Skip to Content
chevron-left chevron-right chevron-up chevron-right chevron-left arrow-back star phone quote checkbox-checked search wrench info shield play connection mobile coin-dollar spoon-knife ticket pushpin location gift fire feed bubbles home heart calendar price-tag credit-card clock envelop facebook instagram twitter youtube pinterest yelp google reddit linkedin envelope bbb pinterest homeadvisor angies

Let’s talk about your children and mouthwash. If you use any kind of mouthwash or an oral rinse, it’s likely that your kids have noticed and asked you about it. They may have been curious and wanted to try it themselves. Should you let them? While there are no hard and fast rules, we’ll give you some general guidelines when it comes to mouthwash as part of your child’s oral hygiene routine.

Kids under age 6

It’s rarely advisable for kids under the age of 6 to use mouthwash. There are two reasons for this: 1) Too much exposure to fluoride (contained in most mouth rinses) while permanent teeth are still developing can create a condition called fluorosis. Fluorosis creates unsightly spots or streaks on the teeth. 2) Mouthwashes often contain active ingredients such as alcohol or fluoride that can be toxic if swallowed, and children younger than 6 usually can’t be counted on to effectively spit out their mouthwash after rinsing.

Kids 6-12 years old

It’s always good to ask your dentist first, but usually, elementary-aged children can use mouthwash IF they have mastered the skill of swishing and spitting out ALL the mouthwash. Even if kids are used to spitting out their toothpaste after brushing, it’s easy to swallow mouthwash during or after rinsing it around in the mouth. Before giving your child mouthwash, have him practice rinsing with and spitting out the water first. Supervise his first several uses of mouthwash to ensure that he’s not swallowing any of it.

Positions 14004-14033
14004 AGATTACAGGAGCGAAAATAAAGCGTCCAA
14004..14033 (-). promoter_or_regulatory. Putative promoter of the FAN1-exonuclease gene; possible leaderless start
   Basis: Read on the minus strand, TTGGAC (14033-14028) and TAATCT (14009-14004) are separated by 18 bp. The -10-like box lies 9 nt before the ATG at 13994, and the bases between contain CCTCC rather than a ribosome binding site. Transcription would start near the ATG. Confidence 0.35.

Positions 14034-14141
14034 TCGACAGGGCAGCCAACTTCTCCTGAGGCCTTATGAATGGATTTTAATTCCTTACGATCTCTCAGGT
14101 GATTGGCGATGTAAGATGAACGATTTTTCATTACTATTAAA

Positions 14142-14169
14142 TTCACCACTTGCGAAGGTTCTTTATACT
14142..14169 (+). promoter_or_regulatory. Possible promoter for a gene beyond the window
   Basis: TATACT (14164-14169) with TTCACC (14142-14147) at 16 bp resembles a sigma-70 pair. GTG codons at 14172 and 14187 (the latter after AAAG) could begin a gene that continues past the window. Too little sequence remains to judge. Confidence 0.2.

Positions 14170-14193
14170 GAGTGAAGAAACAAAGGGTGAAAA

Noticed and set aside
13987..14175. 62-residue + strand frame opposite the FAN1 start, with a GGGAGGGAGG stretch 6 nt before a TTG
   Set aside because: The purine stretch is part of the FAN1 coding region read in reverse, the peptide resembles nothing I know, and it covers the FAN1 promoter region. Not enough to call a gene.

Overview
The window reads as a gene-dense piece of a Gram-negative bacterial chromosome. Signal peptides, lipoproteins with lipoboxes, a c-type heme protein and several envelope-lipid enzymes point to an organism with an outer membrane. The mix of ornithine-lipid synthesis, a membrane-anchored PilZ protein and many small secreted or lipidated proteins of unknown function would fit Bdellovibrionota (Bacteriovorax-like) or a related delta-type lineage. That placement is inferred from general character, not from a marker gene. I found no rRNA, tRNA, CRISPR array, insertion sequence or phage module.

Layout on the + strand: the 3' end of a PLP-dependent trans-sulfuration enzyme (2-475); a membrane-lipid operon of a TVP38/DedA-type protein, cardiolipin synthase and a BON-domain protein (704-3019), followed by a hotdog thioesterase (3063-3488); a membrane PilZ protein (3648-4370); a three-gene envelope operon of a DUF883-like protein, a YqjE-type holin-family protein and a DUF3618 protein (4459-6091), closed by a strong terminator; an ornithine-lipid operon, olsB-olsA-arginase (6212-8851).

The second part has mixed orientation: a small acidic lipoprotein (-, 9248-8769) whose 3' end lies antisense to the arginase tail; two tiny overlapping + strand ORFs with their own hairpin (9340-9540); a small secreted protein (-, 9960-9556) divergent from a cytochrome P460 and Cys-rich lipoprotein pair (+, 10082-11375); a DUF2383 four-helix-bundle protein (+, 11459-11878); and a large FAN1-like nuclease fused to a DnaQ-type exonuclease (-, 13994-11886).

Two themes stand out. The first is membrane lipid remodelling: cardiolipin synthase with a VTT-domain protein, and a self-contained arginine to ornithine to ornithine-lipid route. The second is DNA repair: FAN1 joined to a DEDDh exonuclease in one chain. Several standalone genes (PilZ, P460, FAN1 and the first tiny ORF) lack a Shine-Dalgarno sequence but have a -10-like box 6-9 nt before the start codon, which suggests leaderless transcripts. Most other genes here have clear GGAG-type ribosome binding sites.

Teenagers

Mouthwash can be a great asset for your teenagers! As they become more self-aware and feel more self-conscious about bad breath, their confidence and breath might be improved by consistently using mouthwash. More importantly, for teens with braces or other dental devices, mouthwash can help fight bacteria and protect tooth surfaces that are difficult to access with a toothbrush or floss.

A few pointers:

  1. Mouthwash does not, cannot, and should not replace normal brushing and flossing. It’s an add-on, not a substitute.
  2. Especially for teenagers with braces, rinsing with mouthwash after lunch at school can help remove food particles from around their teeth, even if they don’t have time to brush.
  3. Ask your dentist for child-friendly mouthwash recommendations.

If you still have questions after reading this, we’d love to hear them. We know that, as a parent, you’re always looking for ways to keep your kids safe and healthy, and we are proud to partner with you on that!

Leave a Reply

Your email address will not be published. Required fields are marked *